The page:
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In 1869, a primarily German community on the city's west side petitioned to have a new park at North and California Avenues named after Alexander von Humboldt, a famous German scientist and explorer.
Dedication day events for the new Humboldt Park were trilingual—said in German, Swedish and English—and drew in about 20,000 people. Humboldt never visited Chicago, but the use of his name can be credited to ethnic politics. When a statue of Humboldt was installed in 1892, the neighborhood was still heavily German and Scandinavian. Later, Polish immigrants moved in, resulting in the installation of an equestrian statue of political exile Thaddeus Kosciuszko at the park’s entrance, which was later moved to Solidarity Drive. The Polish were followed by a wave of Italian Americans and German and Russian Jews before Puerto Ricans began settling in the neighborhood in droves around the 1960s. Like the groups before them, the Puerto Ricans made their mark on the park, naming a road inside after Luis Muños Marín, Puerto Rico’s first elected governor.
Covering more than 200 acres, Humboldt Park was the biggest of three parks built by the West Park Commission. The Chicago & Pacific Railroad was persuaded to run adjacent to the property, creating the railroad suburb of Humboldt. Farther northeast, the town of Maplewood sprang up on another rail line. A boulevard connected the two points, with nodes named Logan Square and Palmer Square.
William Le Baron Jenney was appointed planner and landscape architect of all three of the West Park Commission’s parks: Humboldt, Douglas and Garfield parks. His concepts—winding, paved carriage drives, lagoons for drainage and carefully placed architectural elements—were influenced by his studies of landscape engineering in Paris, as well as by his working relationship with landscape architect Frederick Law Olmsted, who he met during the Civil War. The park gave form to the flat topography and created interest that would encourage residential development. However, construction on the park was slow, and Jenney’s design can only been seen in about 80 acres in the northeast corner of the park.
Jenney to Jensen
When neighborhood resident Jens Jensen became superintendent of the West Park system in 1895, Jenney’s work on the parks was superseded. Jensen’s interest in the Midwest environment, native plantings and the Progressive movement changed the way Chicagoans experienced parks. Humboldt Park was Jensen’s laboratory for his new ideas. By reshaping one of Jenney’s lagoons into a river, Jensen emphasized the natural prairie surrounding the city. Narrowing the water feature draws visitors through a variety of landscapes, including open meadows and varying densities of trees and shrubs, before finally culminating in multiple brooks lined with stone outcroppings. This feature changed over time, but it was reconnected with its past with a Chicago Park District restoration starting in 2004. Native wetland plants, prairie grasses and wildflowers, combined with recirculating water, were re-introduced. A wind turbine and solar panels provide the power for the water pumps. In a way, Jensen brought the country to the city for working class people who could not leave the city for the country.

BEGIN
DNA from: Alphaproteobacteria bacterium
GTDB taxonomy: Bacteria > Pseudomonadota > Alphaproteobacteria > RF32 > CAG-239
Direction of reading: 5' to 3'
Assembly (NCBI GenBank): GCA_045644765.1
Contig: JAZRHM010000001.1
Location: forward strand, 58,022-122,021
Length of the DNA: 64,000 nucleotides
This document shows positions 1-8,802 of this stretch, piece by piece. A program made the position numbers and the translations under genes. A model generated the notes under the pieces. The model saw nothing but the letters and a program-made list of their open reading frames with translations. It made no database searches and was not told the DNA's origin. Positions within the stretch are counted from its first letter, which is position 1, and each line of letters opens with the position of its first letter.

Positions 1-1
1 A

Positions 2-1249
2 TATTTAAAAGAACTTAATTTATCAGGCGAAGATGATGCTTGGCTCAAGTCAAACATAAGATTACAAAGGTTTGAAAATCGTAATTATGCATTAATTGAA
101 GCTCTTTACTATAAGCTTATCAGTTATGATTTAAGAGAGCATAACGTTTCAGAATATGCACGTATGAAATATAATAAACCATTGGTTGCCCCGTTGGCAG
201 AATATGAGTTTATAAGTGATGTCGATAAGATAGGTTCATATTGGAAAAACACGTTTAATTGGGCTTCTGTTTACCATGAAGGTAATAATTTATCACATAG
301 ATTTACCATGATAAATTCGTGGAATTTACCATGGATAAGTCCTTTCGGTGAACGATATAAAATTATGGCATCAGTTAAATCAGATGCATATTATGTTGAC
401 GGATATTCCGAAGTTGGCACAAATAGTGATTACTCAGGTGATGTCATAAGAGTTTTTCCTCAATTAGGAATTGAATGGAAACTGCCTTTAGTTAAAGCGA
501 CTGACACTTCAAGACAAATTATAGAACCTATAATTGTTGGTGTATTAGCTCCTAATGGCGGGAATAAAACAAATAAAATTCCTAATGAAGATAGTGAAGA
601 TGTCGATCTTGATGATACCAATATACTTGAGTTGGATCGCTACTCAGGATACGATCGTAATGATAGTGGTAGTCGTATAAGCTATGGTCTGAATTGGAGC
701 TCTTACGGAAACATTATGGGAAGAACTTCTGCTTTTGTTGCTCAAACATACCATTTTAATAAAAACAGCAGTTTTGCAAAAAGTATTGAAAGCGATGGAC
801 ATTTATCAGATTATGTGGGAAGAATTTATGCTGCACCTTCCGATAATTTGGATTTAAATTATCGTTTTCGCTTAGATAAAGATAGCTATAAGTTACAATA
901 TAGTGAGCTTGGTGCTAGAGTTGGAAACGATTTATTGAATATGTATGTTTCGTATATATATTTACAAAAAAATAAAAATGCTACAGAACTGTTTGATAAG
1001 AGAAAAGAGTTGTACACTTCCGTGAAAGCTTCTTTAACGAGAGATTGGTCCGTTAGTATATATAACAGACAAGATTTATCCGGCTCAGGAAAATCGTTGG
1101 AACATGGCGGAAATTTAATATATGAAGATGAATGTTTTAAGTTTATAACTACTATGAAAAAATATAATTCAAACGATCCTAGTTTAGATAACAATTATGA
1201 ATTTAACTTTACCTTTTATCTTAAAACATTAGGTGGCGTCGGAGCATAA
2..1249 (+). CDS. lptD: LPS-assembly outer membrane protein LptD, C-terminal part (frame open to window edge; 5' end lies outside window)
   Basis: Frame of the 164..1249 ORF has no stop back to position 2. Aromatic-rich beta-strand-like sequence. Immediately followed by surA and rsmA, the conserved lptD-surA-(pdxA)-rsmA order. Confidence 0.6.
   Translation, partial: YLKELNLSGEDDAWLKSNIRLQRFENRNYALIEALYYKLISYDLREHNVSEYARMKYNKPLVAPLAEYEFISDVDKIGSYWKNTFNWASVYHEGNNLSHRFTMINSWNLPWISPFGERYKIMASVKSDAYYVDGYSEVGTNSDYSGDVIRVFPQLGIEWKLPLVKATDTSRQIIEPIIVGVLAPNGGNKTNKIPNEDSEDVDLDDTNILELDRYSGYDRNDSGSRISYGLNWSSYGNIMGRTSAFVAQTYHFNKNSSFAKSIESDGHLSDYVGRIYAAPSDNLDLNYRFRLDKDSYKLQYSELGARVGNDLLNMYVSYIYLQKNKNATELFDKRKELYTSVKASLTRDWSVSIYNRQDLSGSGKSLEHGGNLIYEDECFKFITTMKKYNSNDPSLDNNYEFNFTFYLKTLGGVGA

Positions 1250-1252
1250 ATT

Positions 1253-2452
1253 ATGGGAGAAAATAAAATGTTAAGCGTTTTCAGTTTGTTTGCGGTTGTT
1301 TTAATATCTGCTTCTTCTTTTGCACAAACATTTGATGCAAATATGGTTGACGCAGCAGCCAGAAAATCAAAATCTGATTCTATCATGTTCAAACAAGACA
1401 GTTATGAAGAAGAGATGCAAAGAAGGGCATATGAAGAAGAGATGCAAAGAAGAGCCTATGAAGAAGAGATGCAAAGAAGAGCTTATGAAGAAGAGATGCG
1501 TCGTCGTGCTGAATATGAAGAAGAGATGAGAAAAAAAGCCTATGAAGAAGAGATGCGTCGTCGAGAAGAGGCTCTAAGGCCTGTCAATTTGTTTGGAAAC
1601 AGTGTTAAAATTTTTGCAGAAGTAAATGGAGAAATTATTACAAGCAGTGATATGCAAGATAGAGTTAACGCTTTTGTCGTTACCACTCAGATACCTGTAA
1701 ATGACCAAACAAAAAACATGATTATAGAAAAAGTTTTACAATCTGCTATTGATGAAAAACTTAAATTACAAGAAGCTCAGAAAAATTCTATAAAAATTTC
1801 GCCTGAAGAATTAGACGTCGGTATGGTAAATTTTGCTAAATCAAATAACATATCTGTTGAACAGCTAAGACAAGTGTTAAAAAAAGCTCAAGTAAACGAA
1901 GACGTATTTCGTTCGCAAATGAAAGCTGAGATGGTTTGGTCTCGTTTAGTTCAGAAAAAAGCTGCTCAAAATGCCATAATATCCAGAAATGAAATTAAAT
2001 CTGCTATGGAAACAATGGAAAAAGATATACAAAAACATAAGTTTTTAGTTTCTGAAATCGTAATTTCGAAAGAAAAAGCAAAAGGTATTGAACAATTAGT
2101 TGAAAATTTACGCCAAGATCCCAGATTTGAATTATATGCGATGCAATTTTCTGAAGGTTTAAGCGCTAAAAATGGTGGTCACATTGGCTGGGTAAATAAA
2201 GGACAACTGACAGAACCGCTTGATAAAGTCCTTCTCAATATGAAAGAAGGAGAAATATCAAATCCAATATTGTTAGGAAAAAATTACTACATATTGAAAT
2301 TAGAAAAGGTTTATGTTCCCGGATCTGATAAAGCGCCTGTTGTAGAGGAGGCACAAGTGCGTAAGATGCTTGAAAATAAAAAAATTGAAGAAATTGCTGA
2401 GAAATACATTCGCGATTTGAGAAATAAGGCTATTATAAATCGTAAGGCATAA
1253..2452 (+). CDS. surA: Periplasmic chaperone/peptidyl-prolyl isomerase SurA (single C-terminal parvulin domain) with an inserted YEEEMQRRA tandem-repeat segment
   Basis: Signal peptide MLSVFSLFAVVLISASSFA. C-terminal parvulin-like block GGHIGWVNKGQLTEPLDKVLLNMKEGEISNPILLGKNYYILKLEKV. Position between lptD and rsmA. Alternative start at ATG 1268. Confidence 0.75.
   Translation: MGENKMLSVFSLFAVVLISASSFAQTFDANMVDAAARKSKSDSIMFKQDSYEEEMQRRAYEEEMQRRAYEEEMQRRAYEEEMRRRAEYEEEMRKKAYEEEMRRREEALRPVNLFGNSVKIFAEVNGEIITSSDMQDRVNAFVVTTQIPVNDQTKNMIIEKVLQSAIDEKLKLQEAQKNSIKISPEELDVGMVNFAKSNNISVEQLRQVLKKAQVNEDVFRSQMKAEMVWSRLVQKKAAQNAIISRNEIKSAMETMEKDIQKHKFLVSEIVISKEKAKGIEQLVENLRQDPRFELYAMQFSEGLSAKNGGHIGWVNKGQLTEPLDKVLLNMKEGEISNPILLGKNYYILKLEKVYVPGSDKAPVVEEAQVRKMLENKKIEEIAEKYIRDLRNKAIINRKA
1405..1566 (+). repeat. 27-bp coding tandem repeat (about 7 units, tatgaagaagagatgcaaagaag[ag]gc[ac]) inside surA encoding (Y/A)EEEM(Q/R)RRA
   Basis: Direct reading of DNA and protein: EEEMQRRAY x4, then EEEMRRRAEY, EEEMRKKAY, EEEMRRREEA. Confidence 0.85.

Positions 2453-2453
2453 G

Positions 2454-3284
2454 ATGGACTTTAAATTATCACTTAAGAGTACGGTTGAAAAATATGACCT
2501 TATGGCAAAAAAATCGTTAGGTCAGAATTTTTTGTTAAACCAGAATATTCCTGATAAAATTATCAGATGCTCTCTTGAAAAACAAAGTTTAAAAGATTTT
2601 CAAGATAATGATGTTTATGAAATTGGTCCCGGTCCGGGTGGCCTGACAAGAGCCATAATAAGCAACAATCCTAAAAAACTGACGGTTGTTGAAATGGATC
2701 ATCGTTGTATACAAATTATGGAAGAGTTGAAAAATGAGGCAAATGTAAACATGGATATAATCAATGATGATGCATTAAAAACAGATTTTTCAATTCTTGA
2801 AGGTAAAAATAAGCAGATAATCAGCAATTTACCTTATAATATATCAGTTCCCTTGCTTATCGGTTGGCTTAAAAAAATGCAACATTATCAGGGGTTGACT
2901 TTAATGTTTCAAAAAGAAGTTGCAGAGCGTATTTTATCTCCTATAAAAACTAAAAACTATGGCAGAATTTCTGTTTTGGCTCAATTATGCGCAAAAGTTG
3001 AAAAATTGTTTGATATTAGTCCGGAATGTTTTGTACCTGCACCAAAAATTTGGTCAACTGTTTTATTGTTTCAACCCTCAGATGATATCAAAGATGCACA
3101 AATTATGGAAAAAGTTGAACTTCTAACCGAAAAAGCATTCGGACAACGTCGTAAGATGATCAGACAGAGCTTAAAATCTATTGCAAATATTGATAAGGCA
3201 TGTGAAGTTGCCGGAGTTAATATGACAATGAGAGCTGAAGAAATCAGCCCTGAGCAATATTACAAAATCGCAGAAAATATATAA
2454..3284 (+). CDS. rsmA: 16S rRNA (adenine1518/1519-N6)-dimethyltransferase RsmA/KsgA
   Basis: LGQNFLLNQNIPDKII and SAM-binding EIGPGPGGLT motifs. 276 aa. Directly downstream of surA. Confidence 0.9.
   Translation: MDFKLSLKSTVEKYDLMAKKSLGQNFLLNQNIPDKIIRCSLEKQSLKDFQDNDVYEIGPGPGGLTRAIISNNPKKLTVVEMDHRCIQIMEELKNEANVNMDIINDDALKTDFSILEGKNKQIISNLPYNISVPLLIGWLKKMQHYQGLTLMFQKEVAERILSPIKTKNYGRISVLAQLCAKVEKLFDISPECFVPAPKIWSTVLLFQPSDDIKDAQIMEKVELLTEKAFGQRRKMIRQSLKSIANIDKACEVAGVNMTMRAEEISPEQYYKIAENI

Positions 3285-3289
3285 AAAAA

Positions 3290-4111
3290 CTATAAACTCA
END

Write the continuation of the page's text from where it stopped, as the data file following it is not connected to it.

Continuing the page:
Roses and Recreation
In 1895, stables designed by architects Frommann and Jebsen were built in Humboldt Park, at Division Street and Sacramento Avenue. The distinctive Queen Anne-style turrets stand out on the otherwise German-influenced building. In 1998, Harboe Architects restored the building, which now houses the National Museum of Puerto Rican Arts & Culture.
A sunken rose garden in Humboldt Park near Division Street was one of Jensen’s least favorite works; he called it “a folly of my youth.'” Today, however, it is a prominent and much loved component of the park’s landscape. A conservatory stood in the location until 1906, when it was replaced by the garden. In 1908, the garden was the site of a sculpture exhibition hosted by the Municipal Art League to educate the public to appreciate modern art. Adjacent to the garden was a hitching arena for carriages, where large terra cotta pots flanked a water fountain used by horses and people, common at the time.
In 1907, Jensen’s relationship with architects Schmidt, Garden and Martin brought their Prairie style boathouse to a park between the lagoon and since demolished music court. It offered majestic views of the pond and drew in visitors to the nearby band shell and amphitheater layout. Today the music court is a parking lot and the boathouse has been restored.
When the Prairie Style fell out of favor, a Georgian and English Tudor style fieldhouse designed by architects Michaelson and Rogstad was built. The 1928 structure is U-shaped with turrets on both ends. Today, it serves as a Chicago Park District gymnasium that faces a human-made beach.
And what happened to the railroad that served the town of Humboldt and the park? The tracks were raised to the top of a concrete structure in 1913. Recently, the tracks were converted into part of a new park called The 606, Chicago’s first elevated linear park. The 606 connects the neighborhoods of Humboldt Park, Logan Square, Wicker Park and Bucktown over a nearly three-mile route.
In addition, the Chicago Parks Foundation is leading a re-visioning of the 1908 Humboldt Park Formal Gardens, employing garden designer Piet Oudolf, of Lurie Garden fame.
For more than 140 years, the park and Humboldt neighborhood have gone through many cycles of urban change, including recent gentrification, but excellent examples of architectural and landscape design continue to grace the area.